Often, when fans say they could have done a better job than someone perceived to have ruined the object of their devotion, it’s just a lot of hot air. Unless, of course, that fan is That 70s Show‘s Topher Grace, who recently treated a group of 50 people to a screening of his pet project: an 85-minute recut of the Star Wars prequels. You read that correctly. Topher Grace re-edited George Lucas’ three prequel films – which run a collective 418 minutes – into one, coherent, feature length film. And, apparently, it’s pretty good!
In addition to slashing the running time (and in order to make those cuts and still have a coherent storyline), Grace shifted and refocused things a little from the prequels we know and argue over. Gone is all the pod racing, unnecessary exposition and obnoxious CGI characters that clutter Episode I. Instead, Grace begins his film with the end of that one: with the final showdown between Obi-Wan, Qui-Gon and Darth Maul. He kept much of the action from Lucas’ films but eliminated any lightsaber battles unless they were relevant to the actual storylines he emphasizes, which are largely the Anakin-Padme relationship and Obi-Wan’s search for the individuals trying to assassinate politicians. Scenes like the one where Padme brings Anakin home to meet her family that were deleted from Lucas’ films but shed light on characters and relationships are reinstated. Grace provides a smooth transition to the original trilogy by ending his film on the image of the menacing Darth Vader sans that much maligned “Nooo!”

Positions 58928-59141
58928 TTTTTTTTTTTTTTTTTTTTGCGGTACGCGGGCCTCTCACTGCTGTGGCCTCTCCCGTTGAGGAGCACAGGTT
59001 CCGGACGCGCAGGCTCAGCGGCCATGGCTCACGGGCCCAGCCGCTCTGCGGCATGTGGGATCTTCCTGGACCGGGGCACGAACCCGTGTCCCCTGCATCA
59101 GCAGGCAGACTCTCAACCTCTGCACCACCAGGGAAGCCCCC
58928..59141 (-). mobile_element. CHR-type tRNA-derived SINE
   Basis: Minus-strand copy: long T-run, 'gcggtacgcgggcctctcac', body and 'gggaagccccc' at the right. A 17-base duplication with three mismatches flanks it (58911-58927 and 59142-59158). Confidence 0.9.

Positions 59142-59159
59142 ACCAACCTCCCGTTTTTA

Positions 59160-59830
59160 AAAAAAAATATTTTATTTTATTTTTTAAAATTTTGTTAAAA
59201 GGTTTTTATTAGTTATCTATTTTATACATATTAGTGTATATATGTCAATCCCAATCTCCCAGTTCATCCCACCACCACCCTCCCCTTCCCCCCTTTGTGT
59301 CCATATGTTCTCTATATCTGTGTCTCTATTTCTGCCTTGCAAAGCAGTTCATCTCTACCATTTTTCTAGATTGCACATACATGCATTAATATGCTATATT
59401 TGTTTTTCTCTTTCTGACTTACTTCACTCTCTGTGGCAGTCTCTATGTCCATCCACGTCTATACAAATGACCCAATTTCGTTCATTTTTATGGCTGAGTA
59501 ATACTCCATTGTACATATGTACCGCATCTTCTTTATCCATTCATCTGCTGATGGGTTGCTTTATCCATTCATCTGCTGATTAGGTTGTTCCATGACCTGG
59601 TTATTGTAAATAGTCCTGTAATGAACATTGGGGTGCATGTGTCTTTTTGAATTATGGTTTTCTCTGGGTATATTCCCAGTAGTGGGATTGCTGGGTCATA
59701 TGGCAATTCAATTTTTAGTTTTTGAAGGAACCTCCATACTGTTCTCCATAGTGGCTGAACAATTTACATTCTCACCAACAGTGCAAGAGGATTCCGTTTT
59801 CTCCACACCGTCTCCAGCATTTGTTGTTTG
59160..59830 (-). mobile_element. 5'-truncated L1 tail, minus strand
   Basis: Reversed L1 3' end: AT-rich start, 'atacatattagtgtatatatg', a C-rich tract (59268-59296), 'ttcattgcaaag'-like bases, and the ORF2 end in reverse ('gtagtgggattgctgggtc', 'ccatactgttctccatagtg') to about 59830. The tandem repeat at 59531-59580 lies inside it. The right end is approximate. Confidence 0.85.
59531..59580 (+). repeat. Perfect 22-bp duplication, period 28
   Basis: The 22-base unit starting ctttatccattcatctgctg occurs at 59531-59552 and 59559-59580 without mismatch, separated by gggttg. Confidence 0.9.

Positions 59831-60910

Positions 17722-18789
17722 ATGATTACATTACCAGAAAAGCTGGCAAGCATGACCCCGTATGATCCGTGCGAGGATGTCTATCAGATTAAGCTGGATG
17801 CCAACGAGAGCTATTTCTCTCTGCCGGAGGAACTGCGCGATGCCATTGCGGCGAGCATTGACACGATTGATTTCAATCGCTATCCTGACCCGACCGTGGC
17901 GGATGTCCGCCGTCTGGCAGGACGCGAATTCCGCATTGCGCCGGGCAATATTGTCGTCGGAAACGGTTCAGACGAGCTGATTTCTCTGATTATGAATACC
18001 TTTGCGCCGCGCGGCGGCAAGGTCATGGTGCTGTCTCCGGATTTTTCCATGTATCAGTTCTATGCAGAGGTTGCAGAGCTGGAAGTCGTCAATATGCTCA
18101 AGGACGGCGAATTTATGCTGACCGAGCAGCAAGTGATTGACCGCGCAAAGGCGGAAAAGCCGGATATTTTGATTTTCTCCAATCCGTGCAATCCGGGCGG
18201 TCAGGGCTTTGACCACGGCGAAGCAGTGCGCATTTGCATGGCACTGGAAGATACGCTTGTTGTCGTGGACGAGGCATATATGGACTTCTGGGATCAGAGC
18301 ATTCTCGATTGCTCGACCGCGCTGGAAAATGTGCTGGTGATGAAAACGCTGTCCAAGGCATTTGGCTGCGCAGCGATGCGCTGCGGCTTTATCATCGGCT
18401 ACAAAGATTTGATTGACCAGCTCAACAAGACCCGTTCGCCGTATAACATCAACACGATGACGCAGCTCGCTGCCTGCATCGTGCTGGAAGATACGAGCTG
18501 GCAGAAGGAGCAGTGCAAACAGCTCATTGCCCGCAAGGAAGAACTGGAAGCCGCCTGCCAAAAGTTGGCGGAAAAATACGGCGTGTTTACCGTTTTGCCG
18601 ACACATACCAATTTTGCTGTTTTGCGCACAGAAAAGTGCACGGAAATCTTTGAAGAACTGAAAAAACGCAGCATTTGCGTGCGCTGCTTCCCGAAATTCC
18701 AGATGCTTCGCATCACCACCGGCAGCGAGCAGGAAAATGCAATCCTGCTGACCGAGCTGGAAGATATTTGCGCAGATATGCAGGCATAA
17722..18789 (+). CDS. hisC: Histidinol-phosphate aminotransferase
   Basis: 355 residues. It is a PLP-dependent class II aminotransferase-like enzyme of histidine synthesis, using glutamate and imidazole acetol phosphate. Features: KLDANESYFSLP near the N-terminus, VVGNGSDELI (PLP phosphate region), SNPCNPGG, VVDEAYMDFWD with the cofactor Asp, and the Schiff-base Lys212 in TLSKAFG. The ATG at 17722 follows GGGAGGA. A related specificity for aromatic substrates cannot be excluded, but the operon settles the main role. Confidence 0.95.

It’s not without its drawbacks, of course. Cutting over 300 minutes out of a series will leave a few holes and move things at a pace that might be strange for those familiar with the originals. According to Steve Weintraub at Collider, though, Grace’s film is a thematically tight, action-packed, and enjoyable film.
Unfortunately, it won’t be coming to a big or small screen near you any time soon. Grace doesn’t have any plans for more public screenings or dissemination of the film, despite the fact that thousands of Star Wars films would probably jump at the opportunity to see the prequels sans Jar Jar Binks.